Alexis’s daughter is much better, but still needs to take her medication.

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Also she’s on good medication that enables her to sleep, keeps her more balanced and I’m hopeful. I never get complacent. I never take anything for granted. 

She is remarkable. She is so wise and she will talk to people about her experiences, if, you know, if appropriate and it’s been a long, long journey and sometimes she questions the medication she’s on. I mean she did go through a phase, and I suppose I hadn’t remembered that, she actually decided to come off her medication overnight, went cold turkey, wanted to be normal. “I don’t want to take tablets anymore because I want to be normal. I want to be like my friends, who are sixteen, and they don’t take tablets.” So she actually came off tablets, her tablets overnight. She ended up sleeping in a car park by our local shops because I mean you cannot do that. You cannot come off hefty medication. 

I think she accepts her medication now. I’m a true believer, if it helps, take it. If you were a diabetic and needed insulin, you would. As we know in mental health issues, it’s a brain, it’s a, you know, it’s our brains, if they’re not balanced they might need something to help them. Maybe one day, she, I mean, I think I think there were times when she did, when she was younger, when she did try and withdraw off certain meds but she got scared. She got scared. Maybe now she’s older, one day but, as I say to her, “You’ll know when the time is right and you’ll do it with good help from your psychiatrist and people, you know, who know but it aint broke at the moment.” It really isn’t broke. 

For the first time, I would say in ten years, twelve years, life feels amazingly normal.
 

‘Be that lioness for your cub’, fight to get support and stay hopeful, says Alexis.

‘Be that lioness for your cub’, fight to get support and stay hopeful, says Alexis.

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I would just say to people to remain hopeful. It might be a long, long journey and it might feel at times where your terror and your fear is going to completely overwhelm you but just remain hopeful, remain strong and realise that nothing stays the same. That, although dealing with or supporting a young person who self-harms or who has mental health problems is probably something you never ever expected. You will not have coping strategies. You will not have a rule book, which tells you what to do.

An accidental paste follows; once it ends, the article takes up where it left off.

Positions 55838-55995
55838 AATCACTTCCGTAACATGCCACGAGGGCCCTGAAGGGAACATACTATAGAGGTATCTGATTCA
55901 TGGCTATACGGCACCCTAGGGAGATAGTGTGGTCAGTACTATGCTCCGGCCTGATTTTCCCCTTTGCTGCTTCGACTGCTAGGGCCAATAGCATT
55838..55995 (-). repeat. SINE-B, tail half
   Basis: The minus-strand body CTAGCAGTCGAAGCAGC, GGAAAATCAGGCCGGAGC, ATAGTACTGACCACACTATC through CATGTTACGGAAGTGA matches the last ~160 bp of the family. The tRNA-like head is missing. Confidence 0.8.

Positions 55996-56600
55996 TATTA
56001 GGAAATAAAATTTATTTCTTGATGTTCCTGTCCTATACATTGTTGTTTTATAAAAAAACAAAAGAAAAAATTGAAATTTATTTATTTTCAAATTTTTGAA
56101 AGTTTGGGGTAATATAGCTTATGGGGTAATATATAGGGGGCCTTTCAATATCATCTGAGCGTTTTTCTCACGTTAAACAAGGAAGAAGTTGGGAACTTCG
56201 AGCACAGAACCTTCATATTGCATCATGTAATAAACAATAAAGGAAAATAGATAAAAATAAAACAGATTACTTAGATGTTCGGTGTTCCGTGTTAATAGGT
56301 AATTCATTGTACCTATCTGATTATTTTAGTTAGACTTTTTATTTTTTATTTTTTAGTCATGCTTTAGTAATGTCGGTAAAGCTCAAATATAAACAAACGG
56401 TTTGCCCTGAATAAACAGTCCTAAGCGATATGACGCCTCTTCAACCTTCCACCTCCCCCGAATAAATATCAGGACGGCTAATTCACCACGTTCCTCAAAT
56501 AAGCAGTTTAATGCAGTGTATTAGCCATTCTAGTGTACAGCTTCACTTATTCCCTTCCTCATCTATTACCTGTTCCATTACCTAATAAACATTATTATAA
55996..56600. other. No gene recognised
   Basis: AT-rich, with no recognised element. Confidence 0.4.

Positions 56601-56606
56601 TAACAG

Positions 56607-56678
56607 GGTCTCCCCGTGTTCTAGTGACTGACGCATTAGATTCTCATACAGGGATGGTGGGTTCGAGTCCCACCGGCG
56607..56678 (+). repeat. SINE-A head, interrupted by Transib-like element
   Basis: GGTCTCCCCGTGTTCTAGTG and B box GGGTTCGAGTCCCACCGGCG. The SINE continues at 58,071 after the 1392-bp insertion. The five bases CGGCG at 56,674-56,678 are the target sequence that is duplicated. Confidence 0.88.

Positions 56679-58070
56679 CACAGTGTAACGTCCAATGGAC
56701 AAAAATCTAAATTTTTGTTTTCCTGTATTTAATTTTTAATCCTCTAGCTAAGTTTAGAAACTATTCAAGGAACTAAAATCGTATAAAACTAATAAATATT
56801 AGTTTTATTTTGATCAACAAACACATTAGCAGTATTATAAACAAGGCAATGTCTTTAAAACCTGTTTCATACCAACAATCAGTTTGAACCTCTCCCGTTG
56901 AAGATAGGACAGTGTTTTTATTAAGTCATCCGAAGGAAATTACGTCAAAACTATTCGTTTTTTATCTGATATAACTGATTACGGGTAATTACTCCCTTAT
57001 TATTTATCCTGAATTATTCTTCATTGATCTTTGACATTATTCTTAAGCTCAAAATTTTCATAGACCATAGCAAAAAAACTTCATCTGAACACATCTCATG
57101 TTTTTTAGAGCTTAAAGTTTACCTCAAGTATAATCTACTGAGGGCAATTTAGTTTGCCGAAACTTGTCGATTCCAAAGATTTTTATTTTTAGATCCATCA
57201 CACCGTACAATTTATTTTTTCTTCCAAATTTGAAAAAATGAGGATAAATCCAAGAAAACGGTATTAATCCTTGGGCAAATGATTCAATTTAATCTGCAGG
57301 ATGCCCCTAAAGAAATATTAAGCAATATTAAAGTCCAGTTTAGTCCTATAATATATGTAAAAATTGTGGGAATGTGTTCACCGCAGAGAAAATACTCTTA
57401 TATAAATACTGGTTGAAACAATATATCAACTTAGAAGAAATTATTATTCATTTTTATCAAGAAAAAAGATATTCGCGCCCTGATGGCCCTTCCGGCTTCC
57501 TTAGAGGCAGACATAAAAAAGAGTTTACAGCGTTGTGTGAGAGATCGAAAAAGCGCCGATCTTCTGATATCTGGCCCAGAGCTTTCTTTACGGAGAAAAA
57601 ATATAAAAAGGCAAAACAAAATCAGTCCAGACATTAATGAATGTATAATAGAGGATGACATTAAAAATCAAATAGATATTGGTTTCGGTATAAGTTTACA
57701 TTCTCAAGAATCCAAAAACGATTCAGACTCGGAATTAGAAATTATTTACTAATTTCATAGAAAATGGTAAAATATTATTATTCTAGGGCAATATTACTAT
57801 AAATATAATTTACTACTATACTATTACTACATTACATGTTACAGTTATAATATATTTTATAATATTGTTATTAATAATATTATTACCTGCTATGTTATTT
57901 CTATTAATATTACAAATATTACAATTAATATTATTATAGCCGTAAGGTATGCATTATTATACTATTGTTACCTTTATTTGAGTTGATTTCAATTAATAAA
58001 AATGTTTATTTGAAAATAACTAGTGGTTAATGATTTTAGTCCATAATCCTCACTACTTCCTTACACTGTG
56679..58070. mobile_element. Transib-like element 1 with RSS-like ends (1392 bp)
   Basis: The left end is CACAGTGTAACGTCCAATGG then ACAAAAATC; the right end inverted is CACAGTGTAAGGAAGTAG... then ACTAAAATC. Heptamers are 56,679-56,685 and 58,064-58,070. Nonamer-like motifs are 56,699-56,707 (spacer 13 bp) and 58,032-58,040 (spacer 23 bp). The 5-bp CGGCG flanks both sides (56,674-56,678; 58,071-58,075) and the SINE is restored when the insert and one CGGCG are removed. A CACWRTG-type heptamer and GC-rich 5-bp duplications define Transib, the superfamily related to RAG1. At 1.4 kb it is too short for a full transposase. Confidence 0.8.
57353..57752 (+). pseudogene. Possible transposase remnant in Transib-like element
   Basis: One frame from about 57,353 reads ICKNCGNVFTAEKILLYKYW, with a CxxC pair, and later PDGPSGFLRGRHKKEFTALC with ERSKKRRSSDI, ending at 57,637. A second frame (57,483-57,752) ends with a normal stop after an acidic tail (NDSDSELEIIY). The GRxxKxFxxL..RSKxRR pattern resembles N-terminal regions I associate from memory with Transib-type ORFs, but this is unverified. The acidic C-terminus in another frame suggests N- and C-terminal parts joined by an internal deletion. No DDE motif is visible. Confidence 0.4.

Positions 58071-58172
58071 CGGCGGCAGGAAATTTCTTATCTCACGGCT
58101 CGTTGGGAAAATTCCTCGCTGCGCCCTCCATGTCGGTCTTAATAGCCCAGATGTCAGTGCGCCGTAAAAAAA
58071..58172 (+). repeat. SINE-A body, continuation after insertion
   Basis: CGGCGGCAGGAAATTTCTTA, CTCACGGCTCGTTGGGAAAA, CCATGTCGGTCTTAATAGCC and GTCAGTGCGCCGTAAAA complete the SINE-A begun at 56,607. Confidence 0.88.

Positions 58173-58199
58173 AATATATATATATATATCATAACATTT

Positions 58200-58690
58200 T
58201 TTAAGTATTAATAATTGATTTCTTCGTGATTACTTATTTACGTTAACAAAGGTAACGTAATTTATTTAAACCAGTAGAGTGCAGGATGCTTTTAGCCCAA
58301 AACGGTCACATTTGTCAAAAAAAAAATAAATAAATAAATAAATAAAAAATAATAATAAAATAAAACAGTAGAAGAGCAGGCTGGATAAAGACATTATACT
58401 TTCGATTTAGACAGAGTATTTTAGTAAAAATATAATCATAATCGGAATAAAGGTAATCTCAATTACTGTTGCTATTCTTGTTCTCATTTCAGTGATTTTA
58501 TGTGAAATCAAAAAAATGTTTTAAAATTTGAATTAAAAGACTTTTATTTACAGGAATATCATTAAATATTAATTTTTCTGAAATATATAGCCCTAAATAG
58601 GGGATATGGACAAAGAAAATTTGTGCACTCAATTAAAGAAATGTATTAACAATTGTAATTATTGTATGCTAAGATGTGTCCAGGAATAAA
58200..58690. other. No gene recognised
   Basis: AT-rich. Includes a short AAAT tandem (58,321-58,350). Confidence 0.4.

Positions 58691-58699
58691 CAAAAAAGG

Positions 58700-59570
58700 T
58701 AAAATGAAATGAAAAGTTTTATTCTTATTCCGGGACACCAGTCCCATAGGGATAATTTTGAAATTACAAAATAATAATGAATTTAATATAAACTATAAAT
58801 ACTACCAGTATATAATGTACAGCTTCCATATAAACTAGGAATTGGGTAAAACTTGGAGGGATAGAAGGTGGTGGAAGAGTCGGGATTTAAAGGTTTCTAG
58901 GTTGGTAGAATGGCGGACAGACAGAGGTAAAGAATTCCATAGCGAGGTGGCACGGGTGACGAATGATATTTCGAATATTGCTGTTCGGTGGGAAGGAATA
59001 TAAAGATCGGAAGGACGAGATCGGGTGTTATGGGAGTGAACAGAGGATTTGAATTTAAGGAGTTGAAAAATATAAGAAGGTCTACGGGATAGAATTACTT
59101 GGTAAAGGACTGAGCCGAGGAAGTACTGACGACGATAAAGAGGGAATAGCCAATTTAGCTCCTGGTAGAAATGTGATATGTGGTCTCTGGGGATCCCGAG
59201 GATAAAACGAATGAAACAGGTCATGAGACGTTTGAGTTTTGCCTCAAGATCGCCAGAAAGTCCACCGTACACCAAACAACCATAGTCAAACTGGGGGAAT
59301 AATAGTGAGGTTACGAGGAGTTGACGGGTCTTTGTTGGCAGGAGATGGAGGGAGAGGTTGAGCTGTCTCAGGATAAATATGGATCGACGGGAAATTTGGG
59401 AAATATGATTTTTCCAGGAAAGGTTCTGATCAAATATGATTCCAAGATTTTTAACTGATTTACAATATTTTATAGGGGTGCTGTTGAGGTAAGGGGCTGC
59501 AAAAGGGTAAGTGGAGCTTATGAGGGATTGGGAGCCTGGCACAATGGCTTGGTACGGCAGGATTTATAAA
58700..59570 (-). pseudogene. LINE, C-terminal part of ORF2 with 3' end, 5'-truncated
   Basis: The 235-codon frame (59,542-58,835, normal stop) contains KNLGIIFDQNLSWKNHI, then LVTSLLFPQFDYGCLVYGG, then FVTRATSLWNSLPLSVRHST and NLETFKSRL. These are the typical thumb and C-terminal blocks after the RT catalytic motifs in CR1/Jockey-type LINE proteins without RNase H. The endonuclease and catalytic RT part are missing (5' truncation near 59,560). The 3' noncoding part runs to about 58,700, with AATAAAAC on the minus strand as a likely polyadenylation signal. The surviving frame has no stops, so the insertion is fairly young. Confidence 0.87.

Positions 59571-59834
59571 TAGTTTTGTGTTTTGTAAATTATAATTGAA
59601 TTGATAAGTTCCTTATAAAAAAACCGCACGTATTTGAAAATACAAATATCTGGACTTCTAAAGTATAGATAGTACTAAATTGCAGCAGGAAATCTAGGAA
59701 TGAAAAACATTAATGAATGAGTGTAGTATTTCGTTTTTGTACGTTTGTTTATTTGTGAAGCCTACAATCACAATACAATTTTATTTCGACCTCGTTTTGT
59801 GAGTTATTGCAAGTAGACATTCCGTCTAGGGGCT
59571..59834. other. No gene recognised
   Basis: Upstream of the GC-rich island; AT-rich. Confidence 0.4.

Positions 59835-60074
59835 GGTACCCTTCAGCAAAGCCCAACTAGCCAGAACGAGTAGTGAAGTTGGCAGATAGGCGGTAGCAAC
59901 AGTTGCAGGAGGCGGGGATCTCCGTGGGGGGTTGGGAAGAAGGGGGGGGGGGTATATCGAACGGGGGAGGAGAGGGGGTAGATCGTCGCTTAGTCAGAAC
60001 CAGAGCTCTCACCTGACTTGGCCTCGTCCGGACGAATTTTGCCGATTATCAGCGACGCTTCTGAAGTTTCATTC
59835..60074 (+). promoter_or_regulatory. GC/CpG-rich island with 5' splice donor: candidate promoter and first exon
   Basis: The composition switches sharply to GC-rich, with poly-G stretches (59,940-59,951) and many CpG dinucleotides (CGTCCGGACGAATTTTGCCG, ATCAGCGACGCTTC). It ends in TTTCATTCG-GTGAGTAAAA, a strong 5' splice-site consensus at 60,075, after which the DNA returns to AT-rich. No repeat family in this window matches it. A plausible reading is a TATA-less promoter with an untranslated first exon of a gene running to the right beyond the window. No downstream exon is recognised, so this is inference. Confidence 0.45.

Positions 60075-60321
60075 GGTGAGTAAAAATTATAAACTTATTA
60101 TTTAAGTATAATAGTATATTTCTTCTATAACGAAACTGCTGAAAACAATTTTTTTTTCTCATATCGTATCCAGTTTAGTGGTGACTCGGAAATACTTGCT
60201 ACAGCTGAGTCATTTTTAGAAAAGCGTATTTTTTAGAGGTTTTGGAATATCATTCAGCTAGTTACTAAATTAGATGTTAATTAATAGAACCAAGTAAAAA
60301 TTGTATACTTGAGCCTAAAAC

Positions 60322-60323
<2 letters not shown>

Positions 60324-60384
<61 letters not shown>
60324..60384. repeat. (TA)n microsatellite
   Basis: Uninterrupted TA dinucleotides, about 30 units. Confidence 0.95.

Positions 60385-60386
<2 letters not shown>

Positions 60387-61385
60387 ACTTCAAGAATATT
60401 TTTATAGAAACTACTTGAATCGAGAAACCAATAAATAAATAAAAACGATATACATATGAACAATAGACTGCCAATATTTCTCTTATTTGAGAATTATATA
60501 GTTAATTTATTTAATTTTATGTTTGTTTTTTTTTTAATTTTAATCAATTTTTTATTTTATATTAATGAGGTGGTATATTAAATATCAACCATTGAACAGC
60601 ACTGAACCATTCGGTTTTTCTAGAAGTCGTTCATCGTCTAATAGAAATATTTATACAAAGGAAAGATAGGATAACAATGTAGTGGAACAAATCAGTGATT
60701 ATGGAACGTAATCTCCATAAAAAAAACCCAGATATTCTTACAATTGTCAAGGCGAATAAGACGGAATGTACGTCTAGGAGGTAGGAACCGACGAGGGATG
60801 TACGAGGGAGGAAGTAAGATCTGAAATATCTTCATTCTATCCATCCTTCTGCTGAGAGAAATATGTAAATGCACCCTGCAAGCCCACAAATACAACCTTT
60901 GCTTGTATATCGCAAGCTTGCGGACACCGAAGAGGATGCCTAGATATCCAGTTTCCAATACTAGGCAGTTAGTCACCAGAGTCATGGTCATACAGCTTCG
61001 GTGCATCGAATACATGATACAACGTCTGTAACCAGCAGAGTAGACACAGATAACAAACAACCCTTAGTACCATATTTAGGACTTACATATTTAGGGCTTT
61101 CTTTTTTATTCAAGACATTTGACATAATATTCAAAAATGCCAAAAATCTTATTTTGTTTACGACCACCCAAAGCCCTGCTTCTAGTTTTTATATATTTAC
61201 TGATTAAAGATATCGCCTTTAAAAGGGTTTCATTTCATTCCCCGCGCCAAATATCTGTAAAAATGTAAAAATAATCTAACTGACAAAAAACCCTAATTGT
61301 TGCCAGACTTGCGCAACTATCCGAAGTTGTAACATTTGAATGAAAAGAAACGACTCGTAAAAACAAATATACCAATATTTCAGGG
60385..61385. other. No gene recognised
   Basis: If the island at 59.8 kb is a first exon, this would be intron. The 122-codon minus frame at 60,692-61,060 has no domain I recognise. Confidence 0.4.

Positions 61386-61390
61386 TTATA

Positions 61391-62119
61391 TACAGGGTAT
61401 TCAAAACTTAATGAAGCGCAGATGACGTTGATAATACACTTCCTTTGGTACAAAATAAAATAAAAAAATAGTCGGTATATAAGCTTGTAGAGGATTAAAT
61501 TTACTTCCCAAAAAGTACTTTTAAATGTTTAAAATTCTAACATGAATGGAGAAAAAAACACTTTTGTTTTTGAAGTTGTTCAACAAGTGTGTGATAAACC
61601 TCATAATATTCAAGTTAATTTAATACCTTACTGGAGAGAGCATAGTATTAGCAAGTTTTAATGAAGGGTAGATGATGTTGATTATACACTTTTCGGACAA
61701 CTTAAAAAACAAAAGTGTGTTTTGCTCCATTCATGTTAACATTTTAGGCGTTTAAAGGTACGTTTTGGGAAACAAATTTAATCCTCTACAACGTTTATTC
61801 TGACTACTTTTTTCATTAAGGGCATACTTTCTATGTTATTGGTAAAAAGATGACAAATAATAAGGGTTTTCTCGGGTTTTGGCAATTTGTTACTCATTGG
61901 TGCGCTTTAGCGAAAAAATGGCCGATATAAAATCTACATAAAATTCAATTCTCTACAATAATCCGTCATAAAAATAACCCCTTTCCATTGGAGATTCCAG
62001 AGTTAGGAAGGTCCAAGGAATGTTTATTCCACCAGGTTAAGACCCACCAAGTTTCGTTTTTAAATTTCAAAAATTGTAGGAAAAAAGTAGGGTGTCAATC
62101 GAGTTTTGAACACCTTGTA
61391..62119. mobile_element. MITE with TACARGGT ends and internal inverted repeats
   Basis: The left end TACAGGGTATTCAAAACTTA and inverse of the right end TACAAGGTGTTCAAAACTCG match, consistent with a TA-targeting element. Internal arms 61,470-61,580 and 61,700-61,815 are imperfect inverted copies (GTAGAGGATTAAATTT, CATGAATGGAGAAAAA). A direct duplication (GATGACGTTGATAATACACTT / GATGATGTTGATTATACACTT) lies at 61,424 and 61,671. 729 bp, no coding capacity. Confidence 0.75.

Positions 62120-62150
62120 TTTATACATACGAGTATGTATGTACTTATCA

I would also say, if you need support, get it, fight for it, shout loudly, go and see your GP, insist, go, you know, use casualty if you need to use casualty. If, if you are out of your depth and if you’re scared, make as much noise, be that, be that lioness for your for your cub, basically. That’s what I was. That’s how I saw, I would, you know, I would I would get any help that I could get, you know, make a noise and just have faith, be, be patient that hopefully, it will pass, that as your child grows older, if they, you know, with or without the help of medication that their emotions will, will change and they will become better at dealing with their issues and, finally, I suppose, that realisation that once your child is a bit older, the decisions they make about their own life, actually, are their decisions and, as a parent, we can only go far in, in what we do. 
 

The pressure on Alexis to support her daughter affected her relationship with her partner.

The pressure on Alexis to support her daughter affected her relationship with her partner.

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You talked a couple of times about your daughter’s inability to sleep for a long period of her life and you talked about a long period of time when you were sleeping alongside her. And you alluded to some of the difficulties that in terms of your own new partner relationship?

Absolutely [laughs].

Could you say a bit more about that?